In the world of cybersecurity, threats abound. But one of the most common and persistent risks for financial service and other firms is generated by customers themselves: Weak and guessable passwords. Even as financial institutions add additional layers of security, passwords often remain part of the picture.
But what if the future could be wholly password-free? That’s the mission of one cybersecurity expert and startup founder, Ori Eisen. His Scottsdale, Ariz.-based company, Trusona, has developed a login app that eliminated the username and password status quo. And whether companies choose his solution or something else, Eisen says passwords have got to go.
“The cost of doing nothing is now too high,” says Eisen, who also founded the fraud prevention tech company 41st Parameter, which he sold to Experian. “We have to take a proactive – instead of reactive – approach to cybersecurity, otherwise we’re just continually helping the wrong side.”
Passwords pose a security risk to financial service organizations for a whole host of reasons. First off, is the fact that users typically don’t create the complicated, hard-to-crack passwords that every CISO or CIO hopes that they will. Case in point: After analyzing 10 million leaked passwords, security firm Keeper revealed that the most common is “123456.” Keeper also reported that seven of the top 10 most common passwords are just six characters, meaning that password-cracking software can unscramble them in mere seconds.
Why are consumers so uninspired, or perhaps unmotivated, when it comes to developing more challenging passwords? In a 2016 cybersecurity study by the National Institute of Standards and Technology, more than half of the participants had symptoms of so-called security or password fatigue. “Participants expressed a sense of resignation, loss of control, fatalism, risk minimization, and decision avoidance,” when it came to online account security and passwords. Basically: Many consumers are tired of making new passwords, and not certain it does much to protect them anyways.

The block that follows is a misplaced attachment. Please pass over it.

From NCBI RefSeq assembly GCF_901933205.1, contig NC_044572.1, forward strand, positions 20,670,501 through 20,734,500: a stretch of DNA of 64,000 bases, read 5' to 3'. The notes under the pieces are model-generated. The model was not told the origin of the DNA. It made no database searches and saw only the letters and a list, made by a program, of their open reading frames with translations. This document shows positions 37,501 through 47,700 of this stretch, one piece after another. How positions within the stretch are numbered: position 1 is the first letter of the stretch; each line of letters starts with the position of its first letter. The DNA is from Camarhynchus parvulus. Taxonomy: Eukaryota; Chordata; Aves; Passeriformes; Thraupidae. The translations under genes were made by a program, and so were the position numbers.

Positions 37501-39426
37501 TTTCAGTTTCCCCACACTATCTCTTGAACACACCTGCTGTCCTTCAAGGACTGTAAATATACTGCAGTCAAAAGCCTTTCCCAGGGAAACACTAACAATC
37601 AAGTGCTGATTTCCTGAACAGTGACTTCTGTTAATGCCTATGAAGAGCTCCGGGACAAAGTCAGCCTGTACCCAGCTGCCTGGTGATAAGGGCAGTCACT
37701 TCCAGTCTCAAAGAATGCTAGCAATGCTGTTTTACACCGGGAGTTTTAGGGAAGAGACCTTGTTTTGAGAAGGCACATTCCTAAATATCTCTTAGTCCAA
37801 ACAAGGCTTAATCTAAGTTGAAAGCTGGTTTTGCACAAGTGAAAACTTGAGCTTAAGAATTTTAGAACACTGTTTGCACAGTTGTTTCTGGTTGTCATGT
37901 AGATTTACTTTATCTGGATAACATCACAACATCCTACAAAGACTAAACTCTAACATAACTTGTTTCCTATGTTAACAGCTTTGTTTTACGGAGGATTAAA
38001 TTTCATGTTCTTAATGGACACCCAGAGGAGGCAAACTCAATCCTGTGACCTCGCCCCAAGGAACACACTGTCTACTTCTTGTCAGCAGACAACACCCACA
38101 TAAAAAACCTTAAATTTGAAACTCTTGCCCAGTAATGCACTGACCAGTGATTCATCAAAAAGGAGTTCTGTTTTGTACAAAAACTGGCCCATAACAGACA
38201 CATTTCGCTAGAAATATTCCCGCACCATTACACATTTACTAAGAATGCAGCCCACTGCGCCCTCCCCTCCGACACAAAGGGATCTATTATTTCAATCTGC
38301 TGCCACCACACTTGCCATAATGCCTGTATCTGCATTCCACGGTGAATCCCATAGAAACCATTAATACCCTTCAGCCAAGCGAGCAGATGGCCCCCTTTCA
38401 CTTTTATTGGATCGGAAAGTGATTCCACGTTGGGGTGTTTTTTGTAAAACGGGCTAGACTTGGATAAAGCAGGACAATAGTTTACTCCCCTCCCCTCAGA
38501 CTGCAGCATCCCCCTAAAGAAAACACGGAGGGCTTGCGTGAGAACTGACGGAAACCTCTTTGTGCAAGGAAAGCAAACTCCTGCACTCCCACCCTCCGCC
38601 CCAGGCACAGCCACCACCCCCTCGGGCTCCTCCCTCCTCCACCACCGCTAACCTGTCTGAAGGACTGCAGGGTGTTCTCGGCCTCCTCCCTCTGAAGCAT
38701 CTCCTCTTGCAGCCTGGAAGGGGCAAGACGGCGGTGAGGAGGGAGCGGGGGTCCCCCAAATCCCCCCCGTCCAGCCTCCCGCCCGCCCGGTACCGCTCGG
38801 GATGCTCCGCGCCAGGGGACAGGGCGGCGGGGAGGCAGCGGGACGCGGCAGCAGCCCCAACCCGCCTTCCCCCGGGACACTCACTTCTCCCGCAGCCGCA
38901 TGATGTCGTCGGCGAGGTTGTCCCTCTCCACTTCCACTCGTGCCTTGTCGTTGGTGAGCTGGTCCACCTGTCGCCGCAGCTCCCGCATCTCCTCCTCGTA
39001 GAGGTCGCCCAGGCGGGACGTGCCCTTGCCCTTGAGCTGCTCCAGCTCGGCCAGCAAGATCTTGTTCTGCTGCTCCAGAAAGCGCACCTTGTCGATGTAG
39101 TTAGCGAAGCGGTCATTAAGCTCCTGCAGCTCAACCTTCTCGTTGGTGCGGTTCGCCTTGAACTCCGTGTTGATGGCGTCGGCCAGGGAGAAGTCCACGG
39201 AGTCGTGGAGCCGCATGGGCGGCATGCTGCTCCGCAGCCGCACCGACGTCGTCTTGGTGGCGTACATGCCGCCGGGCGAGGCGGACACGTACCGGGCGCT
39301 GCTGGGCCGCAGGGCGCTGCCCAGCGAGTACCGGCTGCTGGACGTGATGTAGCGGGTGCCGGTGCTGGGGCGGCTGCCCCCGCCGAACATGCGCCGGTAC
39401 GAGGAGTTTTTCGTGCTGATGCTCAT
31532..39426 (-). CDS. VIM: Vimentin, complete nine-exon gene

Unfortunately, even as security technology begins to include more multi-factor authentication tools, passwords remain a part of process. And obtaining and selling them is still big business for hackers and other cyber criminals. “Static passwords are a security risk; you have to store them and once you do, you’ve created a honeypot that bad guys can access,” says Eisen, who also worked as the former Director of Fraud for American Express and Verisign.
What the industry needs to do is start to leapfrog over the threats, in order to be prepared.
The risk, frustration and fatigue around account passwords hasn’t escaped financial service security leaders, who are exploring new ways of authenticating users that attempt to bypass passwords. For example, Transamerica announced earlier this year that its customer call centers were switching to voice biometrics, allowing the company to identify clients by the sound of their voices. Edward Jones also debuted a new security feature that allows its customers to sign into to their accounts via their thumbprints.
Eisen’s company, Trusona, developed a multi-factor authentication approach with levels of security that increase depending on the type of user. “The biggest problem with the Internet is that you don’t know who is on the other end,” Eisen says. The company offers three levels of authentication that aim to solve this. At its base, clients sign into a mobile app with a PIN code or their thumbprint. The company, which recently closed a $10 million Series B funding round led by Microsoft Ventures, then uses an additional patented technology to authenticate users and ensure that no login can be reused.
The elite level incorporates the biometrics, patented no-replay technology and then adds an in-person identify verification step that includes physically meeting and providing documents such as a passport. After an elite user completes this one-time identity proofing, Trusona installs a token that only works on that user’s device. As an added measure, the company has insured the entire process, working with underwriters to provide a $1 million payout in the instance an unauthorized person accesses an elite user’s account. “We’re piloting all levels of the product,” Eisen says. “The elite level is usually for employees that have access to incredibly sensitive information or the ability to authorize significant financial transactions.”
With millions of customers and billions of dollars at risk, financial service firms are certainly paying attention to cybersecurity issues, and potential improvements. Still, there are barriers within the traditional business model that can make taking proactive action challenging.
For example, Eisen notes that the fiserv industry is usually about two to three years behind the latest technology. Why? That’s largely because of the procurement process that many large institutions follow to acquire new vendors. He explains: “Let’s say today that a new malware was discovered and that the same day a third-party vendor finds a way to fix it. So there’s zero days to find a cure. If that same day a big bank looks for a vendor to help, it can take three months to select a vendor, three months to pilot the program, three months to install the software. Then you still need to train people.”
Meanwhile, Eisen notes, cybercriminals can turn on a dime. “So we’re in a constant state of catching up,” he says. “What the industry needs to do is start to leapfrog over the threats, in order to be prepared.” And for this startup founder – and increasingly for financial service and other industry CISOs – that means finding ways to eliminate passwords as a component of cybersecurity.
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